How To Prepare When Financing A Home

Posted by Joe Manausa on Wednesday, June 3rd, 2009 at 11:14am.

Things sure have changed a lot. I would have to say that things are completely back to normal when it comes to financing a home purchase. The no-doc (no documents required) loan days are over, and for good reason, so home buyers are having to be better organized and better prepared in order to close on their new home purchase.

Our Joe Manausa Real Estate office in Tallahassee has a lot of home buyers that we are working with currently. They range from local people that we have known for years to soldiers from Afghanistan and Iraq who are returning from the war. The one thing they have in common is they are considered "brand new customers" to the mortgage banks that are considering their loans for approval. This is an important point to understand.

Home Mortgage Loan Application Process Is Formal

In a lot of business situations, an old customer has a reputation with a business and there is no need for a formal inquiry on credit. This is not the case when people are borrowing money from a mortgage lender. Even if the customer has purchased several homes and financed them with the same lender, the borrower will have to undergo a formal review for the new loan.

When I work with friends of my parents, they will often times say "I've been banking with XYZ Bank for 50 years, they know who I am, and they'll do my loan." This is when I have to counsel them that commercial banking and mortgage lending, even at the same institution, are two very separate industries. A formal loan application will still need to be completed and they might not get favorable rates or responses, even from a 50 year old banking relationship!

Be Organized For The Loan Mortgage Application

get-your-ducks-in-a-row-in-tallahasseeThe key to getting your loan approved with as little effort and as orderly as possible is to "get your ducks in a row" before you even begin. Talk to your real estate professional about who they recommend and what kind of preparation you need to make for your loan application.

If you are in a special situation, be prepared with whatever corresponding documentation that you will need to support your situation. While none of this is really necessary for your first appointment with the loan originator, I have found that if you can hand-over key documents at that meeting, you will be well on your way to a success mortgage loan process.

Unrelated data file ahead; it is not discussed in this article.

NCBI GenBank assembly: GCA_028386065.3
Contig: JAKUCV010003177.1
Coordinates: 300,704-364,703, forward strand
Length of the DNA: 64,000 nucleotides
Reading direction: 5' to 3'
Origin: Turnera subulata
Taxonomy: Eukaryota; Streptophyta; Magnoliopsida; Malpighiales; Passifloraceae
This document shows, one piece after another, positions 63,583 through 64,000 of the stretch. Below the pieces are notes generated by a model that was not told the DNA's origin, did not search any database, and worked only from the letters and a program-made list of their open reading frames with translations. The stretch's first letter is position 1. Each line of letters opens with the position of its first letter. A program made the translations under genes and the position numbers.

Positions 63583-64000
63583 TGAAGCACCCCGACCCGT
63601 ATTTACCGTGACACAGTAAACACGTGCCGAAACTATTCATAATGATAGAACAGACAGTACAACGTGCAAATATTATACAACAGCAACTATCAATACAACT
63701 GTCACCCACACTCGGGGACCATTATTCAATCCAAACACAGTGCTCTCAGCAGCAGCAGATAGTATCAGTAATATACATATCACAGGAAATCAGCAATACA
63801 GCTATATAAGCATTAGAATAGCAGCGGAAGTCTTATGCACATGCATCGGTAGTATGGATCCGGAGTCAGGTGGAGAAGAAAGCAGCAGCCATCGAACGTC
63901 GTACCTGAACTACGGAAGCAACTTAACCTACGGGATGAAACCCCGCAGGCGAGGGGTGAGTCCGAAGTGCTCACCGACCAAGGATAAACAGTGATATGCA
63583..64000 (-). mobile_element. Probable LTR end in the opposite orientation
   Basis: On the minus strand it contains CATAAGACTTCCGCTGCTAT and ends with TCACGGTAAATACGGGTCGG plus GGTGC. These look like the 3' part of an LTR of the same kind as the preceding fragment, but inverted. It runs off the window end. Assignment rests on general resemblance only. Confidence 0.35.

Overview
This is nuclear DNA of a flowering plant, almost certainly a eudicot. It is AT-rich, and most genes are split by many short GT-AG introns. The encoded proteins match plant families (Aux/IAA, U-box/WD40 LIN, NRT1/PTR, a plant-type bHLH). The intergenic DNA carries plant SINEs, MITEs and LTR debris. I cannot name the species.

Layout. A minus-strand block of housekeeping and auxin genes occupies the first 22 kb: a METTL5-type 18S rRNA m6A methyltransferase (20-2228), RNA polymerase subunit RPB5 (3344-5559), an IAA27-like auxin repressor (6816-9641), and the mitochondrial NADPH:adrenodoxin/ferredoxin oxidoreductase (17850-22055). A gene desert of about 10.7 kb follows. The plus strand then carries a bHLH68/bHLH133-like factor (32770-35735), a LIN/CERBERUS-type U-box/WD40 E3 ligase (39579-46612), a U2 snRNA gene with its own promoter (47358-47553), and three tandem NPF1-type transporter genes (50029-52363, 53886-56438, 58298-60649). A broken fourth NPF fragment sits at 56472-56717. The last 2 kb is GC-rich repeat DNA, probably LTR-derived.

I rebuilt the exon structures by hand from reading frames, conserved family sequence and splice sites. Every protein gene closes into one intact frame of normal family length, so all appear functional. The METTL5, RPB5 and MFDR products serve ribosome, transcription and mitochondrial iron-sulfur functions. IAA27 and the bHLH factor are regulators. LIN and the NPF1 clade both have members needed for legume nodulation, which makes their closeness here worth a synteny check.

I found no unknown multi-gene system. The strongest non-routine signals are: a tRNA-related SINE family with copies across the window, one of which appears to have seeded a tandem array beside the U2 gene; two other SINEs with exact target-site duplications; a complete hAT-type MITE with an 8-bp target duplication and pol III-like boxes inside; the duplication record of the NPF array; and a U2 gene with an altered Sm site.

Document Checklist For Your Mortgage Loan Application

When you meet with the mortgage loan originator, you are going to be filling in a Fannie Mae Form 1003 (Residential Loan Application). You can download a copy here. Take the time to review it before you meet with the loan originator so that you will not be surprised with the questions that will be asked of you.

This is a list of documents most lenders will require in order to process your mortgage application.

Verification of income

  • Earnings statements: W-2 forms, recent pay stubs and tax returns for the past two years;
  • If you are self-employed: profit and loss statements and tax returns for current year and previous two years;
  • Additional income: social security, overtime bonus, commission, interest income, veteran's benefits and so on.
  • Lease documents and rental histories for any owned rental properties

Verification of your assets

  • List of bank account numbers, the address of your bank branch, checking and savings account statements for the previous 2-3 months;
  • List of savings bonds, stocks or investments and their approximate market values;
  • Copies of titles to any motor vehicles that are paid in full.

Information about the purchase

  • Copy of the ratified purchase contract;
  • If you made a deposit to the seller to show that you are serious about buying the house, bring a copy of canceled deposit check on house.
  • If desiring a VA loan, Form DD214 (apply for this with the Veterans Administration)

Your debts

  • Credit card bills for the past few billing periods;
  • Other consumer debt such as car loans, furniture loans, student loans and other personal and cosigned installment loans with creditor addresses and phone numbers;
  • Evidence of mortgage and/or rental payments;
  • Copies of alimony or child support.

Additionally, ask the mortgage loan originator what documents you can bring to expedite the process.

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Joe Manausa is a real estate investor and the Broker and Co-Owner of Joe Manausa Real Estate. He can be reached via e-mail through the Tallahassee Real Estate Website or catch his latest writings on the Tallahassee Florida Real Estate Blog , or by calling (850) 386-2001.
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Joe Manausa, MBA is a 26 year veteran of real estate brokerage in Tallahassee, Florida and has owned and managed his own company since 1992. He is a daily blogger with content that focuses on real estate analytics and providing his clients with a tactical advantage in today's challenging market.

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